Parasites such as ticks and fleas can cause discomfort and disgust, but the thought of large, wriggling worms in your intestines takes it to another level. No one wants to come in contact with such creatures.
If you are a cat owner, you may encounter worms, and the notion of them being transmitted to you or your loved ones is a frightening thought.
Rest assured, the transmission of worms from cats is rare and infestations are not widespread in developed countries.
However, if your cat is infected with worms, you may wonder if it is safe to share a bed with them. Additionally, it is important to understand how these worms are transmitted in the first place.
Can I Get Worms From My Cat Sleeping in My Bed?
Technically you could get worms from your cat sleeping in your bed since many worms infesting cats are zoonotic however the chances are very low.
Firstly, you can’t get worms from your cat directly.
They are not transmitted like a cold or stomach bug and require a unique route that differs from worm to worm.
Here are the most common ones:
- To be infected with Dipylidium tapeworm, you must ingest an infected flea.
- Hookworm infections usually happen through contact with contaminated soil (walking barefoot or sitting on soil).
- Ingesting soil or dirt that has been contaminated with infected animal feces can lead to roundworm infections.
As you can see most of these infections happen outside rather than in your bedroom.
However, most times it’s better to be safe than sorry.
If you know that your cat has worms and is undergoing treatment, it may be best to not sleep with your cat in your bed during this time.
Since the chances are never zero there is no reason for you to take unnecessary risks.
Now you might be asking why there should even be any risk since your cat is not pooping in your bedroom.
While that’s true (hopefully), your cat could be carrying tiny worm eggs on his coat either through cleaning himself after licking his bum or after rolling in his own poop or feces from other animals.
Worm eggs can survive several years in the soil so even if you didn’t see any poop where your cat has just rolled, you are not 100% safe.
I’d recommend washing all the bedsheets and blankets to remove any worm eggs that might be stuck there.
What Are the Chances of Getting Worms From Your Cat?
The chances of you getting worms from your cat are quite low and differ depending on which type of worm your cat is infected with.
Generally, intestinal parasites are way more common than you might think.
Globally, due to intestinal parasitic infections, some 3.5 billion people are affected; 450 million are symptomatic, and yearly more than 200,000 deaths are reported.Prevalence of Intestinal Parasite Infections and Their Associated Factors
Most affected are developing countries in tropical and subtropical areas with a lack of sanitation facilities.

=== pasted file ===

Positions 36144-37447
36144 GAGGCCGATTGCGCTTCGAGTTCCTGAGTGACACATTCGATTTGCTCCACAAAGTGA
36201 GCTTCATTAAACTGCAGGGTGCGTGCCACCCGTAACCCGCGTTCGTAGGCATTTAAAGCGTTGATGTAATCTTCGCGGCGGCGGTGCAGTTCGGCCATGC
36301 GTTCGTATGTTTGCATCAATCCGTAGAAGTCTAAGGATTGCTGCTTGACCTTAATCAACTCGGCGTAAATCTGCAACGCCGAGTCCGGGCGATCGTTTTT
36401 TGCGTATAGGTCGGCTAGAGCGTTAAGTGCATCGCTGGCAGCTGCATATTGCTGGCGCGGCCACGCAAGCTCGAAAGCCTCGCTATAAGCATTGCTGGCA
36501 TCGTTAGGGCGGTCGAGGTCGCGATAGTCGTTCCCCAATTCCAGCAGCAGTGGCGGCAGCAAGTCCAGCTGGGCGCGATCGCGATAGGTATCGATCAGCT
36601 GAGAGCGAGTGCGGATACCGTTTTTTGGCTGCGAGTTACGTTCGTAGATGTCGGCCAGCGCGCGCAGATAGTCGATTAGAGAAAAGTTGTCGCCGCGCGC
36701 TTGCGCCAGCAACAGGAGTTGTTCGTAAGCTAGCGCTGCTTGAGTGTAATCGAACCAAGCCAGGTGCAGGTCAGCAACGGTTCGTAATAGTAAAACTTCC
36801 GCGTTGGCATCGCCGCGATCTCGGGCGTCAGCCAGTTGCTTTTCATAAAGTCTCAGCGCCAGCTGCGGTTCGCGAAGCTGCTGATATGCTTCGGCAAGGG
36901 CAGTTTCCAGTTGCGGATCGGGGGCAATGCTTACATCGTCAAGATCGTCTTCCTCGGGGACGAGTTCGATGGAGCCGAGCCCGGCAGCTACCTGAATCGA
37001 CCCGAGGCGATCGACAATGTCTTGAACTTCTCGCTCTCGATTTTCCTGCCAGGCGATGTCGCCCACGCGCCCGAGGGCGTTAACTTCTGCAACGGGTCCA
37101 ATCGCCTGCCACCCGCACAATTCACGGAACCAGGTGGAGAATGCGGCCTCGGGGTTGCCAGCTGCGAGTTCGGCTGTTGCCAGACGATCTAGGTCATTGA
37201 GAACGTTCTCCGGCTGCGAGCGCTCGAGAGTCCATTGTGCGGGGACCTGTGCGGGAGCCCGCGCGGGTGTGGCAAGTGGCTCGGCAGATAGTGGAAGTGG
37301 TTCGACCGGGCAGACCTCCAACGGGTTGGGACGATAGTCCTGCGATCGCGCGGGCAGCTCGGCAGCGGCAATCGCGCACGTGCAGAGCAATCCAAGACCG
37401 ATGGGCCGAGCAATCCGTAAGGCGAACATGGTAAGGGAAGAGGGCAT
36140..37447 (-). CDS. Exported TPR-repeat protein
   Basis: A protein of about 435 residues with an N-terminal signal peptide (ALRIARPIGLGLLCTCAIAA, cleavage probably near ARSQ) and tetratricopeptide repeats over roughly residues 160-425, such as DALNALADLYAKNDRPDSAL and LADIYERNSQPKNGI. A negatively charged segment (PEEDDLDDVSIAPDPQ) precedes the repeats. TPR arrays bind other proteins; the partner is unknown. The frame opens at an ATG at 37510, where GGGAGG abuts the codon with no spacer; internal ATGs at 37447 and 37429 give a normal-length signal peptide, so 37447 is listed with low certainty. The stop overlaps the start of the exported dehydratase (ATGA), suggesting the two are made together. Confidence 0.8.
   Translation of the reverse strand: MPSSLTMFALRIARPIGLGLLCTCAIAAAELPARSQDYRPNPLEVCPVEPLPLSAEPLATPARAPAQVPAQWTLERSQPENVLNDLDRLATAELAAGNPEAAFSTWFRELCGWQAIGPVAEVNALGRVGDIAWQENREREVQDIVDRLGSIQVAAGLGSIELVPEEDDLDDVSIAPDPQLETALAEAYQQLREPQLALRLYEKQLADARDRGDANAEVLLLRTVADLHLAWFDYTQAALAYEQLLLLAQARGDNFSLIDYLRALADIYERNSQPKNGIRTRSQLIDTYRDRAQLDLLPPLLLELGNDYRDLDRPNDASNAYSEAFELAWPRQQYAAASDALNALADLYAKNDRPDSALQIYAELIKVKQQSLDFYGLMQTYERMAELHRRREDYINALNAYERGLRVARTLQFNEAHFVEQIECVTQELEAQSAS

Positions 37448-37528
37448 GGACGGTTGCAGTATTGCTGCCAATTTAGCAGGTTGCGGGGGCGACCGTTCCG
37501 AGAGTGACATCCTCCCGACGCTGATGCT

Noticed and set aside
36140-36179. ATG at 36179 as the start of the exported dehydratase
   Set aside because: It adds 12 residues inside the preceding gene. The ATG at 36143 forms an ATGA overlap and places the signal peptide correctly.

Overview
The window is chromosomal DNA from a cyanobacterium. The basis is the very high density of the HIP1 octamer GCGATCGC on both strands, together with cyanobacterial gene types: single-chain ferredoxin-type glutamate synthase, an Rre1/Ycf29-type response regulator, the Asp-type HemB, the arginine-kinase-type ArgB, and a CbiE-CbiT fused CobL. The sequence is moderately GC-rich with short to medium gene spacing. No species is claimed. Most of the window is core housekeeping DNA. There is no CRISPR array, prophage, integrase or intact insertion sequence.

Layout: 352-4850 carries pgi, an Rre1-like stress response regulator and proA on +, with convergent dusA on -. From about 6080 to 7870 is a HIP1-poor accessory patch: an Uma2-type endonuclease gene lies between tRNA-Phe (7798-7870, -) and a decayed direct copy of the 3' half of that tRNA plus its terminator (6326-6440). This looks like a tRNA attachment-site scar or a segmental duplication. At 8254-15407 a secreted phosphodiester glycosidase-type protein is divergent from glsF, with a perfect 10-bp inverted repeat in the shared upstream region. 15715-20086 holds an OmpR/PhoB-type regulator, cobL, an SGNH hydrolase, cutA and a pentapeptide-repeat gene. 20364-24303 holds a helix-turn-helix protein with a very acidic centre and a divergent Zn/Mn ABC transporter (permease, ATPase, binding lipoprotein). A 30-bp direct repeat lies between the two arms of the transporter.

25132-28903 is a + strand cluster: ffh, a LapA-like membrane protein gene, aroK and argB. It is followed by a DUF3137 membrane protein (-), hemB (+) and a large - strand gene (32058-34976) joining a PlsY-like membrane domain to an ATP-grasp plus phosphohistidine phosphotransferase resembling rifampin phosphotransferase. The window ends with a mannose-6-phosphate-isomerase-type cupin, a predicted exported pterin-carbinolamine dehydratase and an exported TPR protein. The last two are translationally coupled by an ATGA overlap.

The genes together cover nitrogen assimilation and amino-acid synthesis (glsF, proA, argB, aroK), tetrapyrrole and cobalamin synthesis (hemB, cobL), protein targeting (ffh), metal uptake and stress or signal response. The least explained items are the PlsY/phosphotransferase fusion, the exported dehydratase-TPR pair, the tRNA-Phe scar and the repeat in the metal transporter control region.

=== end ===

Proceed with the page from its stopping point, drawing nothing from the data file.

Not all of those can be passed from pets to humans so let’s go over the relevant ones.
Toxocariasis is an infectious disease that is caused by parasitic roundworms and affects about 10,000 each year in the US.
About 5% of the US population (according to the CDC) has antibodies against this roundworm which suggests that tens of millions of Americans may have been exposed to the parasite.
Toxocara is not only transmitted by cats but also by cats, specifically ones that are left outside and allowed to eat other animals.
Kittens usually get infected by their mother before birth and pass the eggs in their feces.
As with most parasites, children are at the greatest risk of contracting Toxocara.
Tapeworm is not transmitted from cats to humans directly and the chances of you getting it are very low.
As I have said above, to be infected with Dipylidium you need to swallow an infected flea.
The best way to prevent that is through flea control.
Similar to roundworms, hookworms can be shed in a pet’s feces so make sure to wash your hands after playing with or touching your pets especially before handling food.
Avoid touching soil or other objects that could have animal feces on them.
Hookworm infections are primarily acquired by walking barefoot on contaminated soil.
An estimated 576 to 740 million people worldwide are affected by hookworm infections however most of these people live in developing nations with poor sanitation.
Your chances of getting infected by hookworms from your cat are very low.
Can I Touch My Kitten If He Has Worms?
You can touch your kitten if he has worms since most internal parasites can only be contracted by ingesting contaminated animal feces and are not passed directly from cats to humans.
Worms are especially common in kittens and they often get infected before birth or through the mother’s milk.
That’s why it’s so important to have the kittens’ stool tested regularly and to apply preventative treatment if needed.
However even if your kitty has worms, you can still touch and pet him if you follow good hygiene.
The risk of course is never zero but it is very unlikely for you to get worms from your kitty by simply touching him.
How Long Can a Cat Have Worms Before He Dies?
Cats only die from worm infections in severe cases which are usually accompanied by symptoms. If you notice any signs of illness, don’t wait and take your cat to the vet immediately for worm treatment.
Worm infestations can go unnoticed in a cat for a long time and may not cause any symptoms.
That’s why it’s recommended to regularly test your cat’s poop for worms.
Look out for any signs of sickness that could be related to intestinal parasites such as:
- weight loss
- worms in poop/vomit
- scratching or rubbing bottom on the ground
The symptoms vary greatly depending on which type of worm your cat is infected with so make sure to take your cat to a vet whenever he shows signs.
Disclaimer: This blog post does not substitute veterinary attention and does not intend to do so. I am not a veterinarian or pet nutritionist. If your cat shows any sign of illness, call your vet.